Do not, under any circumstances, leave the safe room. If you have your family with you, resist the urge to leave and fight the invaders single handedly.
Develop a "fatal funnel". If you are using a firearm for home defense, position yourself in a corner of the safe room that is on the opposite side of the door. This will give you the maximum amount of time to decide if you're going to shoot. If you are in the room, you have the advantage because they will not know exactly where you are. You only must decide if you need to shoot or not.
Stay in the safe room until the police arrive, regardless of how long it takes. Even if you are pretty sure the situation is over and the intruders have left, do not leave the room. Stay in the room until the police have cleared the house and tell you to come out before you decide the home invasion is over.
As mentioned above, there are several items you should always keep in your safe room. You can ‘customize’ your stash but generally it should include:
1. A firearm appropriate for home defense. This could be a shotgun, handgun, or rifle. However, you want to maximize ammunition capacity and select a firearm that you can control and make accurate shots with and, that other family members are able to use if necessary.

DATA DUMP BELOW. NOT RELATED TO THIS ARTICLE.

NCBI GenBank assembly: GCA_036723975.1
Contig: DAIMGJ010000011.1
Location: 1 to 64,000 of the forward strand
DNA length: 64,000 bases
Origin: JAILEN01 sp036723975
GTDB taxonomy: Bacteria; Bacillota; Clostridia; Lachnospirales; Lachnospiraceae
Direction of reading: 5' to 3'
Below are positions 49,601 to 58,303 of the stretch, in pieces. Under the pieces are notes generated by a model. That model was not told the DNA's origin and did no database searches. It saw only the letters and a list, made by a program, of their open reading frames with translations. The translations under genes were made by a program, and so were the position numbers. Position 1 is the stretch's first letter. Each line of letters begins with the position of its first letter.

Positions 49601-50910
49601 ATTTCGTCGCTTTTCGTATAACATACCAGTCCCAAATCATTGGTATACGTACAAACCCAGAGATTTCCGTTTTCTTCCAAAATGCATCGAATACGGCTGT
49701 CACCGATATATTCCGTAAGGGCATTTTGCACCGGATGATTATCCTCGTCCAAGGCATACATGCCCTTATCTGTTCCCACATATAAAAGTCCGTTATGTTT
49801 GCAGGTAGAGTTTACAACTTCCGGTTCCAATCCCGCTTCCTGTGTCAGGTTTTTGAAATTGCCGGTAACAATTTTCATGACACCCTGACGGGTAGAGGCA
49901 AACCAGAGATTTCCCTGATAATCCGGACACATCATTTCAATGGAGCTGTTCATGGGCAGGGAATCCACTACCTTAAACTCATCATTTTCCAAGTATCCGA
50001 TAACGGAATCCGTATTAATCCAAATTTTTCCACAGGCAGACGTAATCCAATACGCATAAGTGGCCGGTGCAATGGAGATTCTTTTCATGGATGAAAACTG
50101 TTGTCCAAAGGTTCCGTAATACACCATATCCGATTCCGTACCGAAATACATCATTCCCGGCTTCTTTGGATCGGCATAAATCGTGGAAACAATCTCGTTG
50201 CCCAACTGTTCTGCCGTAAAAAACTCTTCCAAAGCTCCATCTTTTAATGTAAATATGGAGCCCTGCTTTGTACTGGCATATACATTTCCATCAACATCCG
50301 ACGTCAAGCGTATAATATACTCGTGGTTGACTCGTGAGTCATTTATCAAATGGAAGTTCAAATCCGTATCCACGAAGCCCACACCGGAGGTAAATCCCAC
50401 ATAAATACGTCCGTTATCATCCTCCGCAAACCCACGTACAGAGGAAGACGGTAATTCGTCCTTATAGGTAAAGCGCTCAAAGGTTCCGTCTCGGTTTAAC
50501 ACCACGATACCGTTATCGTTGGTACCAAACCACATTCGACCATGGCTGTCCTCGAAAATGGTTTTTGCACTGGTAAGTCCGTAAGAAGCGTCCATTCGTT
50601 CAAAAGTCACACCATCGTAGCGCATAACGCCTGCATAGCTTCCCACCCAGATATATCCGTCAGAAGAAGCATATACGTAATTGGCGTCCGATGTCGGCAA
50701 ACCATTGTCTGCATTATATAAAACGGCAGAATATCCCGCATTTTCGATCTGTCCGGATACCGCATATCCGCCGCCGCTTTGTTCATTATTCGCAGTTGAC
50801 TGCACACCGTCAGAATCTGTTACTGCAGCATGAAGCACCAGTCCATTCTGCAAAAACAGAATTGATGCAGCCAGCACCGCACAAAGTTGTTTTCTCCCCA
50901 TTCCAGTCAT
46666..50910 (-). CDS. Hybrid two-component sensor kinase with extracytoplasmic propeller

2. Secure Firearm Storage system. Since your safe room is a place for your refuge, but you can't always control where a child may be or where your attacker may be in the home. Make sure that the firearm(s) in the safe room are secured in a safe or system that only authorized people can access.
3. Extra ammunition. Preferably, this extra ammo is already in spare magazines or speed loaders. You don't know how long you may have to defend that safe room and you don't know how many attackers you will face. Bottom line - Don't run out of ammunition.
4. A cell phone. If you cannot reliably count on your cell phone being with you, you may want to invest in a prepaid phone that is stored there permanently in the room. Even old cell phones will still dial 911.
5. An extra set of house keys. It may sound strange, but you may need to toss the keys out a window to law enforcement when they arrive on scene.
6. The necessary means to escape out a window if needed. If you are on an upper level of the house, you will need an emergency ladder. These also come in handy during home fires, so it is best to have one in every upper-level bedroom.
7. Lights. Having a few strong flashlights with extra batteries as well as a firearm mounted light, if possible, can help you see in the dark if needed.
8. Something to provide cover. An object large enough that you use for protection that is also strong enough to protect you from small arms fire is a good idea. Obviously, this should be placed beforehand to be available when needed.
While this is not an in-depth essay on home defense, it should give you an idea of where and how to start. You will probably never need to use your safe room but, having the necessary items in place can go a long way toward your peace of mind.
Be Safe · Be Effective · Be Ready